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A Racing Novelty

Horse racing has long been popular in Nebraska. Early newspapers include numerous accounts of such races, which took place in all parts of the state. The Omaha Daily Bee in the spring of 1889 advertised an unusual race pitting horses owned by William F. “Buffalo Bill” Cody against champion bicycle riders. The Bee on February 16, 1889, included a letter to the sporting editor accepting on Cody’s behalf an earlier challenge by John S. Prince, a champion cyclist of Omaha:

 

 “My attention has been called to Mr. Prince's challenge . . . . I am authorized by Col. Cody to make a match as follows: We will back two cowboys, using twenty horses and relieving each other when they please against any two champion bicycle riders Mr. Prince can produce. . . . Yours, EVELYN BOOTH.”

 

The proposed event may have been inspired by an earlier race between two Cody cowboys on horseback and two champion cyclists in November 1887 during the Wild West’s tour of England. Broncho Charley Miller and Marve Beardsley from the Wild West challenged two cyclists, Englishman Richard Howell and American W. M. Woodside, to a six-day race, to take place at the Agricultural Hall, Islington, London, for a prize of three hundred pounds. During the event, staged largely to publicize the Wild West, the riders raced for eight hours a day; thirty horses were used and changed every hour. The cowboys won by two miles and two laps.

 

Less than two years later, a similar race was planned for Omaha. The Bee on February 27 reported ongoing negotiations for “one of the leading sporting events of the season”: “Preliminaries of the great cowboy-horse-bicycle race were effected last night and it will come off at the [Omaha] Colosseum, commencing April 1 and continuing one week. Last night John S. Prince, on behalf of the bicycle contestants, and Dennis Cunningham and E. Booth, representing Buffalo Bill's staff of cowboys, met at the Paxton, and after a series of wrangling over provisos the agreement was reached, the race to be for a purse of $2,000–$1,000 being put up by the bicycle riders and a similar amount by the opposite side.” Besides the purse, the race was to be for 65 and 35 percent of the gate receipts.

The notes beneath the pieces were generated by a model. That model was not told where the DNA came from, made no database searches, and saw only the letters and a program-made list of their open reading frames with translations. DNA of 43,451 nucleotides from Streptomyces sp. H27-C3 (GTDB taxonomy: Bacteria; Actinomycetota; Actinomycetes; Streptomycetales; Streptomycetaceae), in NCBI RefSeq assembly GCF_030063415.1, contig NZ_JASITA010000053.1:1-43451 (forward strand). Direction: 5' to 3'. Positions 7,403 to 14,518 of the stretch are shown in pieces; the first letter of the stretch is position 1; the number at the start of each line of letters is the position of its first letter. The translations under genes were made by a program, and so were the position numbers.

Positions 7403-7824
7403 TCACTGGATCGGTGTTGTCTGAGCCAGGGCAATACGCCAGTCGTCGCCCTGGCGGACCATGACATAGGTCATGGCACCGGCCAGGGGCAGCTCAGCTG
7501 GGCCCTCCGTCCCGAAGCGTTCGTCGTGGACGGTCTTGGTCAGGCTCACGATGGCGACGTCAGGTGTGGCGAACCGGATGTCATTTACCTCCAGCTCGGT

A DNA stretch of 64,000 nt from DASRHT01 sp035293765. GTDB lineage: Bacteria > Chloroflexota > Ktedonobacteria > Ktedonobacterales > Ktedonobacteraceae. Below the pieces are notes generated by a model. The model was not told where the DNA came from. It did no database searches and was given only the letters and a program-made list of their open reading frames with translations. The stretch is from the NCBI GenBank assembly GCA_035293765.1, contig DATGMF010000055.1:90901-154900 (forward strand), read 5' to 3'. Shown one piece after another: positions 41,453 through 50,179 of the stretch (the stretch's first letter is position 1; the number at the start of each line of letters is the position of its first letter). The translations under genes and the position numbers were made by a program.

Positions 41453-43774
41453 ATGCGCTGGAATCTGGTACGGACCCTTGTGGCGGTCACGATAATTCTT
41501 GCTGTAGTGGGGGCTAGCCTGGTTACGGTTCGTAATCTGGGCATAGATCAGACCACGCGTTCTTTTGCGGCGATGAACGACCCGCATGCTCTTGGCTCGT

It was also agreed that two cowboys and twenty horses would race three bicycle riders (later announced to be Prince, W. F. Knapp, and W. J. “Senator” Morgan) for eight hours daily for six days. The cyclists were to relieve each other every hour, with the same privilege being given the cowboys.

 

The event, however, did not take place on April 1 as planned. The Bee noted on April 4: “There is some doubt yet whether the horse bicycle race, . . . will come off, owing to some hitch in getting the horses here.” On April 5 it announced that the race “is off—the equine contingent backing out.”

 

The public was undoubtedly disappointed but no less than one of the three cyclists who had planned to compete. The Bee said on April 7: “The postponement of the cowboy vs bicyclist race caused the normal placid and urbane ‘senator’ Morgan to have a fit on his arrival in Omaha yesterday afternoon, when he learned that the race was off.” Fortunately for novelty racing fans, plans for a new six-day match in Omaha, pitting “equestriennes against bicycliennes,” were announced May 28 in the Bee. The trainer for the horsewomen was listed as Marve Beardsley, who had participated in the London race in 1887.

 

To learn more about the programs and services of the Nebraska State Historical Society, call 1-800-833-6747, or visit our website at www.nebraskahistory.org

 (April 2013)

 

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